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2005-02-14 11:06 PM
February 11, 2005
birth, motherhood—not for the faint-hearted:
On the eve of my daughter’s second birthday
Two years ago tonight
You woke me up in the dark morning.
You had done so once before,
And many times since, too many to count,
all of them melted together into a single blurry sleepwalk—
But this time I remember.
I made us a cup of tea,
to see if you were serious.
Your morse code continued,
a long hard dash—pause. again and again,
a constant rhythm, but irregular too,
not a sine wave, but
quiet ocean endlessly kissing the shore.
Then all was still, and I rested briefly,
nestled in the first sigh of daybreak.
I woke, the day slanted on,
and still you would not conform to the clock,
moving instead in your own syncopation:
a 6/8 lilt, a 4/4 march, a 3/4 waltz—
but you were moving,
around the world,
candles were lit for your birth:
candles for Peace, Courage and Strength,
and other clichés I helplessly craved.
They flickered on coffee tables,
in dorm rooms and cubicles;
and a circle of women who already loved you
tended the tiny flames.
In the early evening,
the second act began with
a seismic shift,
a surge of water,
and more waiting,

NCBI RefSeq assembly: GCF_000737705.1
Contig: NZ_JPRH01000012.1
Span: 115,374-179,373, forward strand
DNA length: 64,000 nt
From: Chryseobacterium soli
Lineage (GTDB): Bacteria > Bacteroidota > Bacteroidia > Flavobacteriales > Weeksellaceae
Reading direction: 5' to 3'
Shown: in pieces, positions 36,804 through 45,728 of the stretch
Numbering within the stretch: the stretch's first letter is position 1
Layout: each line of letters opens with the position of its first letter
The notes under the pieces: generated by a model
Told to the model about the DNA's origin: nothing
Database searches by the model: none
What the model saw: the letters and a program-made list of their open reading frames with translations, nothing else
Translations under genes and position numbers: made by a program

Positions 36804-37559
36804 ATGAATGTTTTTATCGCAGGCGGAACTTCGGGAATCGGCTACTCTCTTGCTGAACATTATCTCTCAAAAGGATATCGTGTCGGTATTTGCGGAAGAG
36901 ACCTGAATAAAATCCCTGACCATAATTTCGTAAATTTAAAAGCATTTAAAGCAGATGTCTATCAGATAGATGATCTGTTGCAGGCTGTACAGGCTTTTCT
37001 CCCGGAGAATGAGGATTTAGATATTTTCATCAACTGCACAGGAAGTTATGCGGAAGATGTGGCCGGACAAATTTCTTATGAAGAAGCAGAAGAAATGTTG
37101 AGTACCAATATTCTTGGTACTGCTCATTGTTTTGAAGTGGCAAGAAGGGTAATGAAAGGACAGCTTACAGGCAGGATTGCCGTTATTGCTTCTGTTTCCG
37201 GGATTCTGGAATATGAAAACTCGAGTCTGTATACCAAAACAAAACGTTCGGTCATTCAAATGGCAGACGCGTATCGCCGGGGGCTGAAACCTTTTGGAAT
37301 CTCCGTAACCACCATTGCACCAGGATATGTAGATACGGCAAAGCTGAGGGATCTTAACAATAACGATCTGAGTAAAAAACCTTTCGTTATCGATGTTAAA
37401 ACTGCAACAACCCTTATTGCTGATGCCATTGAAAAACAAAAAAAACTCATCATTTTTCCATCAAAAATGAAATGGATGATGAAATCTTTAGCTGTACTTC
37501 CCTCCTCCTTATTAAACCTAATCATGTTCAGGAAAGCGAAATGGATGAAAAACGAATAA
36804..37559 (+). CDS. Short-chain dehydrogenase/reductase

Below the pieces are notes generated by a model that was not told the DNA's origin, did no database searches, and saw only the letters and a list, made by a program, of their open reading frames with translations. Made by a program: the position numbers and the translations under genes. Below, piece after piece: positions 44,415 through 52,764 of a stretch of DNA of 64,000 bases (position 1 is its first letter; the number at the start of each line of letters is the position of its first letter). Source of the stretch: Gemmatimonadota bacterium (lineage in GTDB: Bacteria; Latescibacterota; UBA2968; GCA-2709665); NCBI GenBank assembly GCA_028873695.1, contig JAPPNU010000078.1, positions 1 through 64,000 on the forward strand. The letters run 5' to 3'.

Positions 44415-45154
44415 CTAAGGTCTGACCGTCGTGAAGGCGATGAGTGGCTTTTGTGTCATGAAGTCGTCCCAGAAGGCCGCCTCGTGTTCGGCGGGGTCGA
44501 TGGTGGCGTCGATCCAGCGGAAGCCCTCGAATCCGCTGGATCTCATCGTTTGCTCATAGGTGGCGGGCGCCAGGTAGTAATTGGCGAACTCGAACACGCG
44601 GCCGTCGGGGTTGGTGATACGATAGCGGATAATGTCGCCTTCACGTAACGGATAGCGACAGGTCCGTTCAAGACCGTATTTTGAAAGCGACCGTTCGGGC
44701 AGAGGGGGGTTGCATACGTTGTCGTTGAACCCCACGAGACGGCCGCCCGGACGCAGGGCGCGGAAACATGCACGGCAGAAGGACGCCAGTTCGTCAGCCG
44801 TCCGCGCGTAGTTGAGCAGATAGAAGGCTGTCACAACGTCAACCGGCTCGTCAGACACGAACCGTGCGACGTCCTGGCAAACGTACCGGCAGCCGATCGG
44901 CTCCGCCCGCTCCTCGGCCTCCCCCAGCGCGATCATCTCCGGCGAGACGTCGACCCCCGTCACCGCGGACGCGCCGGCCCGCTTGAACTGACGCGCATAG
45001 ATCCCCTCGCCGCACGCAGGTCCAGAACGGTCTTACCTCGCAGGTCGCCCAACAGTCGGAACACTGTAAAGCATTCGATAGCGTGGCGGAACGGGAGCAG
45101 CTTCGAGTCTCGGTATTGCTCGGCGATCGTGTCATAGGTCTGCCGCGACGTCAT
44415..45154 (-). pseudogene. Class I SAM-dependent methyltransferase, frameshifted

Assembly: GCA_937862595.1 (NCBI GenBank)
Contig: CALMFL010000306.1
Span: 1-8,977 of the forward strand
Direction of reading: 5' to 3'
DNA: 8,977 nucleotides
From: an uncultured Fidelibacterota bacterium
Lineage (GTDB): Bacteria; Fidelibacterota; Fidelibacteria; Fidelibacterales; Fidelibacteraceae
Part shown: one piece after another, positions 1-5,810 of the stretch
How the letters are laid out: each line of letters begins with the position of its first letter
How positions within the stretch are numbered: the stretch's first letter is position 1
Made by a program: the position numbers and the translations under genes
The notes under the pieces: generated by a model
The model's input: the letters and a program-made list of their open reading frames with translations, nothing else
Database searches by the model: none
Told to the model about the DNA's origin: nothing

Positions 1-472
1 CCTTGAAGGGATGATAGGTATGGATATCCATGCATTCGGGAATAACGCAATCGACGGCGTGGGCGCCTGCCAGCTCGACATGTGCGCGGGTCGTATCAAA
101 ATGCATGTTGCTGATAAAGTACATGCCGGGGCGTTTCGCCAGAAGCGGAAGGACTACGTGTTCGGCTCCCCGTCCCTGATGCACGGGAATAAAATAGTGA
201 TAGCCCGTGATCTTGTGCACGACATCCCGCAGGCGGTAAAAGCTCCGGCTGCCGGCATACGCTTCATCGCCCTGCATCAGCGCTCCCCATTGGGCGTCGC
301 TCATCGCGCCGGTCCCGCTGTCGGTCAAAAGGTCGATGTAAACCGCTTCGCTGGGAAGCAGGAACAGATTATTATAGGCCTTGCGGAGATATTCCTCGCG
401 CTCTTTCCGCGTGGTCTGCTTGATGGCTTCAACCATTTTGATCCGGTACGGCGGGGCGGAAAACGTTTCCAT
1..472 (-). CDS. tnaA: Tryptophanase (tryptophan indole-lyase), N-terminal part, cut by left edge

waiting that was urgent,
A place was prepared,
and we went there, together,
and it was clean, and quiet, and dim.
As the channel widened,
The world narrowed.
There was only a room,
a soft cotton shirt,
and the patient eyes of your father,
breakers pounding upon sand,
eroding away sharp-edged dunes.
And then, there was the final task:
and I’m ashamed to say,
you ceased to exist.
It was all about the work,
it was innate,
There was no you,
nor even me,
there was only unyielding
action, verbs with no nouns.
It took me a while to return.
Even after your cry
(should I have snapped back
then? I tried. I clawed through heavy dream air
but was still far away)—
even after a quick slippery embrace,
then a dance of efficient activity
with you in my peripheral vision,
I returned in pieces,
got reassembled, but slowly,
slower than I could have imagined.
But that is as it should be.
Whatever got left behind
I don’t need, and the patchwork
that is me now
is complete enough,
and strong enough,
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